What is there, for example, to prevent an organisation like the Muslim Council of Britain organising its own internal election, from amongst the Mosques affiliated to it, in order to arrive at a representative sanction, if not by all Muslims, then by a significant majority. One can apply that argument to most, if not all, of the main non-Christian faiths, and yet that’s a possibility that neither Jack, nor Lord Wakeham, seems to have recognised.
Overall, the impression given is one of offering ‘faith communities’ representation, but only on the preferred terms of the government. i.e. the government wishes to choose who represents those communities on their behalf and not allow them a free choice of who, nominally, speaks for.
None of that, however, addresses the more fundamental question of whether ‘faith communities’ really need or merit official representation of this kind.
Why should the legislature include individuals who are specifically there to ‘represent’ so-called ‘faith communities’?
Why does religious belief require such representation?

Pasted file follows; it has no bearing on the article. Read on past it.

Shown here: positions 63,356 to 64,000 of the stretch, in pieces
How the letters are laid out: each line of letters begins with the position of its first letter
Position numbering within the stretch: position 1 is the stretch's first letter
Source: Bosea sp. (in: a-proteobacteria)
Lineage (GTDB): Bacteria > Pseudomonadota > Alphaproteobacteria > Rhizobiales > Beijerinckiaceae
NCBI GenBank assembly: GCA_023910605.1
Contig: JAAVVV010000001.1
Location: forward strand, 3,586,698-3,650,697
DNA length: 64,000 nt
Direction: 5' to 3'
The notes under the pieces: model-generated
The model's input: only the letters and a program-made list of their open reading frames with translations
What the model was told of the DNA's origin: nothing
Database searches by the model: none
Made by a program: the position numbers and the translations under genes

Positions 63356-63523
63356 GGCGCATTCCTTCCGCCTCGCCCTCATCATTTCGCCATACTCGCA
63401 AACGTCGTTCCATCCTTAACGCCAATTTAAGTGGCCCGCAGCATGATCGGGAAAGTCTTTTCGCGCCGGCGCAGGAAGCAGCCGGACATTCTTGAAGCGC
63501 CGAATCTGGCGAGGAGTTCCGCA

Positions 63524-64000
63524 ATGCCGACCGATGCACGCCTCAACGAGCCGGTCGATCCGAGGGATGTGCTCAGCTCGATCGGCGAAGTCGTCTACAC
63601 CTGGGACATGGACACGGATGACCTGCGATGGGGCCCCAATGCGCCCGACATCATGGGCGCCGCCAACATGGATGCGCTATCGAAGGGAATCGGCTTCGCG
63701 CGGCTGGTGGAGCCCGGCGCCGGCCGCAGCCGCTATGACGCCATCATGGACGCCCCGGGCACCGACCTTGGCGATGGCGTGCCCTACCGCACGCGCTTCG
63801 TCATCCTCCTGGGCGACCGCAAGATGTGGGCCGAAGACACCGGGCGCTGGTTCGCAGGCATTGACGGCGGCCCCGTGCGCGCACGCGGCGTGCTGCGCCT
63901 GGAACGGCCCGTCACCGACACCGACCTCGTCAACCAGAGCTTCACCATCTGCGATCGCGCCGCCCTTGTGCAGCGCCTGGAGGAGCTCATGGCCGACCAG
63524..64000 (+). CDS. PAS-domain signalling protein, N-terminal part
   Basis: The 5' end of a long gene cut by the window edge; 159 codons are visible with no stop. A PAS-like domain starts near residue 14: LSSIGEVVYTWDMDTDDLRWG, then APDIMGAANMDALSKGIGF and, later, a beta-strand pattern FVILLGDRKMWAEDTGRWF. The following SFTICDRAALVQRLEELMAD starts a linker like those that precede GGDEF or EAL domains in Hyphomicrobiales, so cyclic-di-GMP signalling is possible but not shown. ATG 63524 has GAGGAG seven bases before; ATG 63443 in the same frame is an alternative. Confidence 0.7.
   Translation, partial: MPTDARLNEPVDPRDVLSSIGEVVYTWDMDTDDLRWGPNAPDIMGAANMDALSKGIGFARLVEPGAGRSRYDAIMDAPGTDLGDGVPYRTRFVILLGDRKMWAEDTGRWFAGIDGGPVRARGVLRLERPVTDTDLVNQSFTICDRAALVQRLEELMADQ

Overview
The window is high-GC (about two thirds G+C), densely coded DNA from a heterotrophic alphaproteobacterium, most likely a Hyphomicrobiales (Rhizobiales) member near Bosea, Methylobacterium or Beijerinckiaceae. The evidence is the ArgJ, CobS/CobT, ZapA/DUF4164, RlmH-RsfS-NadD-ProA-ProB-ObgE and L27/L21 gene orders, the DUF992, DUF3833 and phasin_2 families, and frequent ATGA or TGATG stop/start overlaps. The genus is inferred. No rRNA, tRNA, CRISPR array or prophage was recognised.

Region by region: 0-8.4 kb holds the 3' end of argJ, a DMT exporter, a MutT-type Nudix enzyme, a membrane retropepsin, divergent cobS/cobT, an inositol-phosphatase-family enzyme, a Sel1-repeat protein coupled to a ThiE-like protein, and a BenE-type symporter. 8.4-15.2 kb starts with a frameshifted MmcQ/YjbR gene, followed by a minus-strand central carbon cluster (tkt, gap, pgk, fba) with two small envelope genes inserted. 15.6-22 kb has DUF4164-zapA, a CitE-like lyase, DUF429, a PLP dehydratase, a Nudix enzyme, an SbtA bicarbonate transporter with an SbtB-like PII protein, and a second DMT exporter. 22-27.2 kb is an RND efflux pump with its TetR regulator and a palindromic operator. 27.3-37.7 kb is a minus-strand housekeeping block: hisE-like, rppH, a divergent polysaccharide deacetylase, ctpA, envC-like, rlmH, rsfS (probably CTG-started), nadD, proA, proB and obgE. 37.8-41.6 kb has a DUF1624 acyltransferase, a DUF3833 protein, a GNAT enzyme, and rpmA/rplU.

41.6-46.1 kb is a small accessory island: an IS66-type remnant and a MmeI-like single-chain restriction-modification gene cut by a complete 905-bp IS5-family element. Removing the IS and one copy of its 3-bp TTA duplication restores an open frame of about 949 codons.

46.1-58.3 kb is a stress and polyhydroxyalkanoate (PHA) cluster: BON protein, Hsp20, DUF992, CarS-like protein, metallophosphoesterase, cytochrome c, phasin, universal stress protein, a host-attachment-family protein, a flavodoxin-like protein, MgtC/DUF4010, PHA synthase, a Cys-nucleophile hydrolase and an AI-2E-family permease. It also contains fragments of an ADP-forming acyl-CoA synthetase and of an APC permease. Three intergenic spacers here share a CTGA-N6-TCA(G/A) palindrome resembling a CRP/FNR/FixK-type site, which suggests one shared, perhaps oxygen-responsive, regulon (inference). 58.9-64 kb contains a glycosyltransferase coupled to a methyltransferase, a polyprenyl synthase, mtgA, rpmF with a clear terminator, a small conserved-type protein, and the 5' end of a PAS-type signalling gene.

Why is not enough that the House include individuals who, by dint of the personal beliefs, could be thought to be representative of the views of followers of different religious beliefs, as opposed to directly representing the beliefs themselves or, at the very least, the temporal hierarchies that have grown up around those beliefs?
And even if there are occasions on which one needs to get the ‘official line’ from a ‘faith community’, why does that necessitate official representation – there are many other ways of consulting and engaging with ‘faith communities’ and ensure that their expressed views are taken into account, ways that are not wholly reliant on having a designated individual to speak of their behalf.